Despite his stature, Nate Robinson left a rather large impression on the NBA during his 11-year career. He was a three-time dunk champion — a feat not replicated before or since — and will likely go down as one of the most thrilling and explosive players of his size in league history.
Robinson was mostly relegated to a journeyman’s fate in the latter half of his career, bouncing around to a total of eight different teams, but spent the bulk of his early years with the New York Knicks, which drafted him in 2005. He played his rookie season under Larry Brown, a notoriously difficult head coach who often butted heads with his players and waged wars of attrition involving one another’s outsize egos.
With Robinson, it was no different. He regularly landed himself in Brown’s doghouse — Brown once benched him for 10 straight games — much of it due to his own devising. But in a recent interview, Robinson described a player/coach relationship that went beyond the pale of what would be considered acceptable behavior and ultimately led to mental and emotional problems later on.
Via Mirin Fader of Bleacher Report:
“The NBA gave me my depression,” Robinson says. “I’ve never been a depressed person in my life.”
While in therapy, Robinson questioned himself and God. He wondered if he should have pursued football instead. He opened up about struggles few knew about, like the time, he said, Brown allegedly referred to him daily as “the little shit.” On another occasion, Robinson came into Brown’s office, crying, telling his coach to stop demeaning him. Ten minutes later, in front of the team, Brown called Robinson “the little shit” again and shared that he had cried.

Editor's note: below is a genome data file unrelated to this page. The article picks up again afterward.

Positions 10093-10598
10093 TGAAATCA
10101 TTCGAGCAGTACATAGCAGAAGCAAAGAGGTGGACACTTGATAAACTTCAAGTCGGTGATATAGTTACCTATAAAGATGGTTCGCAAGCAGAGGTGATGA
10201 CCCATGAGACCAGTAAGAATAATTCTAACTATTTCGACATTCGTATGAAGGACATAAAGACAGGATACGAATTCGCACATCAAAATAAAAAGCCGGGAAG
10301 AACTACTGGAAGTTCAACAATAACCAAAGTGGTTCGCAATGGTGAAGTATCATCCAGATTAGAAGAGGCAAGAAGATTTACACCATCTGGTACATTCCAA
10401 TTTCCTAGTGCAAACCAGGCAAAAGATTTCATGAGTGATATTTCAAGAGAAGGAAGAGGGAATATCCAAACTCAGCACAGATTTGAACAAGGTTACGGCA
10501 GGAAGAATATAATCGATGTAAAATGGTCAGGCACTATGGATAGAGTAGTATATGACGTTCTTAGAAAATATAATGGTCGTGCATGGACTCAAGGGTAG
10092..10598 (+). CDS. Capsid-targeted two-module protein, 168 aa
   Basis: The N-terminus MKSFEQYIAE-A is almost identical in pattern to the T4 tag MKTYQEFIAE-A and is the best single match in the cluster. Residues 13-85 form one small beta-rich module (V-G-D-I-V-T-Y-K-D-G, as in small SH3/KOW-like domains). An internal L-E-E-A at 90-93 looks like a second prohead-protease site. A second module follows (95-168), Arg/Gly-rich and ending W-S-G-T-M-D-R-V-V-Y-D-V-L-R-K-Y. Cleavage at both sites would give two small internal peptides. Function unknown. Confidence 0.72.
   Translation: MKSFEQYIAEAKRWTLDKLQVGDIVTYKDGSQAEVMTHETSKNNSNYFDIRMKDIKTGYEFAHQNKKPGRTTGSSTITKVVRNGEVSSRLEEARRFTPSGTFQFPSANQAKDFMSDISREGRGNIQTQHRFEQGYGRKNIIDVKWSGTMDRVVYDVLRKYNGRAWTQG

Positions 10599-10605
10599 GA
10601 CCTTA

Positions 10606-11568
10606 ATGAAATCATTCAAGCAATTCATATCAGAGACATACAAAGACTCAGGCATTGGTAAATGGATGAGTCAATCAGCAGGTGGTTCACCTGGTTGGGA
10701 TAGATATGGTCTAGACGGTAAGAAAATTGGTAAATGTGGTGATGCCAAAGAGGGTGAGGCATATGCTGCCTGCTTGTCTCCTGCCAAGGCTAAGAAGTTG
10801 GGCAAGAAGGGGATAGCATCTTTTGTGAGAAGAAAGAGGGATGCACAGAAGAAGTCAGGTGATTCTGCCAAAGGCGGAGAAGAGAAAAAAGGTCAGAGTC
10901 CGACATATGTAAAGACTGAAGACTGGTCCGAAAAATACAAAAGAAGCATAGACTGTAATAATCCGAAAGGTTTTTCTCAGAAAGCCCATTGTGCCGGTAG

(When asked about the nature of these interactions, Brown said: “I don’t have any recollection. I don’t, I don’t know … I don’t know what I called him, to be honest with you. If I did that, shame on me. I would feel terrible about that. That’s not who I am, but I don’t want to dispute Nate.”)
To be certain, Fader is unflinching in her portrayal of Robinson throughout the piece, characterizing his attitude and personality at various points during his career as immature, distracting, and insufferable, all points that the people around him — teammates, coaches, friends, trainers, etc. — concur with and Robinson himself freely admits.
But Brown’s verbally abusive behavior, if true, is unacceptable and has clearly had lasting implications for Robinson’s emotional well-being. Robinson is just the latest athlete to speak publicly about mental health issues in the world of professional sports. DeMar DeRozan, Kevin Love, and others opened up about their struggles with anxiety and depression this past season, which has cleared a path for others to come forward and help minimize the stigma surrounding the topic.
(Via Bleacher Report)